A month before the election, about a third of registered voters (35%) expected voting would be at least somewhat difficult, compared with 36% who expected it to be somewhat easy and 29% who expected it to be very easy.
Biden supporters had been somewhat more likely than Trump supporters to say they expected voting to be at least somewhat difficult in the preelection survey, with 38% of Biden supporters and three-in-ten Trump supporters saying this.
However, nearly identical shares of those who voted for Biden (95%) and those who voted for Trump (93%) now say that voting this November was easy. And Biden voters are now somewhat more likely than Trump voters to say that voting was very easy (81% vs. 73%).
In their own words: Why some voters faced difficulties casting ballots
While most voters who cast ballots in the November election say voting was very or somewhat easy for them personally (94%), about 6% of voters say they encountered difficulties when casting their ballot.
For about half of these voters (51%), logistical issues like long lines or safety concerns amid the coronavirus pandemic made voting difficult. One-in-five pointed to long voting lines, and many cited unusually long wait times at polling places. One 58-year-old woman voter said, “I had to stand in the cold and rain for approximately an hour and a half. Never had to stand in line for more than 10-15 minutes inside before.”
For 16% of these voters, issues with submitting absentee or mail ballots made voting difficult. While some pointed to confusion about rules and requirements surrounding vote by mail, others mentioned delays in receiving or tracking their mail ballots in time. A 26-year-old man said, “I requested a mail in ballot, didn’t receive it, contacted my county and they said to wait 10 more business days. I contacted them again, then they finally sent a new one to me the week before the election. I made the choice to drop it off rather than mail it in because it was so close to Election Day.”
Some voters also noted that safety concerns about voting during the pandemic led to hurdles while making voting plans. One woman noted, “People in my family tested positive for COVID-19 on October 26, so instead of voting in person, we had to request a mail in ballot at the last minute.”
Nearly three-in-ten of those who say that voting was difficult say it is because they could not decide who to vote for – or did not like any of their choices in candidate: 16% say they were unhappy with their choices while 6% say they could not make up their mind about who to vote for.
About one-in-ten cited general concerns and suspicions about the voting system in general. This includes uncertainty about the vote counting process as a whole or concerns that states were tampering with the voting process, as well as specific concerns about more widespread use of mail-in voting. As one 60-year-old man put it, “I didn’t like mail-in ballots. It encourages voter fraud.”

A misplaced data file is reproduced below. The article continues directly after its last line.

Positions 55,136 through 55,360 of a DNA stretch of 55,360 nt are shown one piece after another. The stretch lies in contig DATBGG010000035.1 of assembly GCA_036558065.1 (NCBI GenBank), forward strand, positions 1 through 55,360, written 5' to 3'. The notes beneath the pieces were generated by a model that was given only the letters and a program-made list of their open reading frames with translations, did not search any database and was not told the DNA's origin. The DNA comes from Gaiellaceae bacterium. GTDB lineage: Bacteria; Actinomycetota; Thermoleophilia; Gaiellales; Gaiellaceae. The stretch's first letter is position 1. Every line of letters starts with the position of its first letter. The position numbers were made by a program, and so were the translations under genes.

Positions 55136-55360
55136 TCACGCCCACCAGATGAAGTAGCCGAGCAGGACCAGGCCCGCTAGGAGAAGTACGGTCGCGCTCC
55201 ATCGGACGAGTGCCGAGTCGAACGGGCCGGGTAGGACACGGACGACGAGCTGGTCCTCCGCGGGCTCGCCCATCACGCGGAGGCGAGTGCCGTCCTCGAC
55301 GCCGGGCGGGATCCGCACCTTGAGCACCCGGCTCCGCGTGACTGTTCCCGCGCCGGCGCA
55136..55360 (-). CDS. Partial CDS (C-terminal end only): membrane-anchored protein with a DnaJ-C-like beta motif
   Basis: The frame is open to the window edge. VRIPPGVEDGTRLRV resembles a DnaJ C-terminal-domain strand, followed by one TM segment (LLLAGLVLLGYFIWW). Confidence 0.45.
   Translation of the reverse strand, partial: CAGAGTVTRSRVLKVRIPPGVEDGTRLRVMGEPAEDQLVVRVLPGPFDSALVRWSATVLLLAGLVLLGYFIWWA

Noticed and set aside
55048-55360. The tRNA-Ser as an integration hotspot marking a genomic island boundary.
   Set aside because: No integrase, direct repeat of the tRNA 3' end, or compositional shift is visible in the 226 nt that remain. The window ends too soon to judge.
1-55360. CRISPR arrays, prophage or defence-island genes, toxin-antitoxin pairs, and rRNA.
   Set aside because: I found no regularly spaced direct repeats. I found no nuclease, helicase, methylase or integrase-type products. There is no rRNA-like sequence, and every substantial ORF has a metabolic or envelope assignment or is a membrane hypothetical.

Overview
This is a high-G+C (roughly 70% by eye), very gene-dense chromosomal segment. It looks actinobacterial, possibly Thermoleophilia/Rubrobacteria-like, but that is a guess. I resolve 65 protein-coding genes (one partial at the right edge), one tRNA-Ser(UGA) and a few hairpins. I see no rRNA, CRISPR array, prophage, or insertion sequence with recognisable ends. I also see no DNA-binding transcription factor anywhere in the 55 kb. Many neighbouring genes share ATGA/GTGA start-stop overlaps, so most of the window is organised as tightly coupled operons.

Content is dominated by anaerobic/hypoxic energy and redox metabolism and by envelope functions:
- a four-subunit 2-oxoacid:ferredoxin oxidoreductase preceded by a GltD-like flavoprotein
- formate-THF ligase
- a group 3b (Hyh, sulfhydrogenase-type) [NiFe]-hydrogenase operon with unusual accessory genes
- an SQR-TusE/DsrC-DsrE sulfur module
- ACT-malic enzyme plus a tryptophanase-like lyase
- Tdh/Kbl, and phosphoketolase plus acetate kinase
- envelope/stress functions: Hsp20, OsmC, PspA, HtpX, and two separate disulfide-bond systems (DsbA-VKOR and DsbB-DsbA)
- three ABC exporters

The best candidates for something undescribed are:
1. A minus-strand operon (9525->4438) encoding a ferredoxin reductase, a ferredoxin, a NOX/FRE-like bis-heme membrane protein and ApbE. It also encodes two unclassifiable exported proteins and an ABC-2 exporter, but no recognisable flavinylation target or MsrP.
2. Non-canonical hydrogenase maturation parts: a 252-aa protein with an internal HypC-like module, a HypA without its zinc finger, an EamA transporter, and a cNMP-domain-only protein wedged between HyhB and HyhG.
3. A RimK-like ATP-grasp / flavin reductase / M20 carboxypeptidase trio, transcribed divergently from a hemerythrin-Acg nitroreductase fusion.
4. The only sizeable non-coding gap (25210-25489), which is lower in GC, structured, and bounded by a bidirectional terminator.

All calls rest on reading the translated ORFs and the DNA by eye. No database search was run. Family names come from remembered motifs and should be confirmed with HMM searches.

Convenience was top factor in voters’ decisions about which way to vote
Nearly two-thirds of voters (66%) say that convenience was a major reason why they chose to vote in person on Election Day, in person before Election Day, or by mail or absentee ballot. Another 15% say that this was a minor reason for voting the way they did, while 19% say that this was not a reason.
Smaller shares of voters say that concerns about voting by mail (28%) or concerns about catching or spreading the coronavirus (24%) were major reasons why they voted as they did. And despite widespread expectations earlier this year that the pandemic would disrupt the November election, a majority of voters (55%) say that concerns about the coronavirus were not a factor in their decision about how to cast their ballot.
Just two-in-ten voters say that being encouraged to vote a certain way by someone they trust was either a major reason (11%) or a minor reason (9%) for the vote method they chose.
Those who voted using different methods this November point to somewhat different reasons for doing so. Among voters who voted at a polling place on Election Day, 76% say that a major reason for doing so was that they usually vote that way. In-person early voters are 19 percentage points less likely to say that this was a major reason for voting the way they did, and absentee or mail-in voters are 36 points less likely to say this.
Seven-in-ten mail voters (70%) and a similar share of in-person early voters (72%) say convenience was a major reason they voted the way they did. A much narrower majority (54%) of in-person Election Day voters cited convenience as a major reason for doing so.
About half of in-person voters, (53% among in-person early voters, 52% among in-person Election Day voters) say that a major reason for voting in person was their concerns about voting by mail.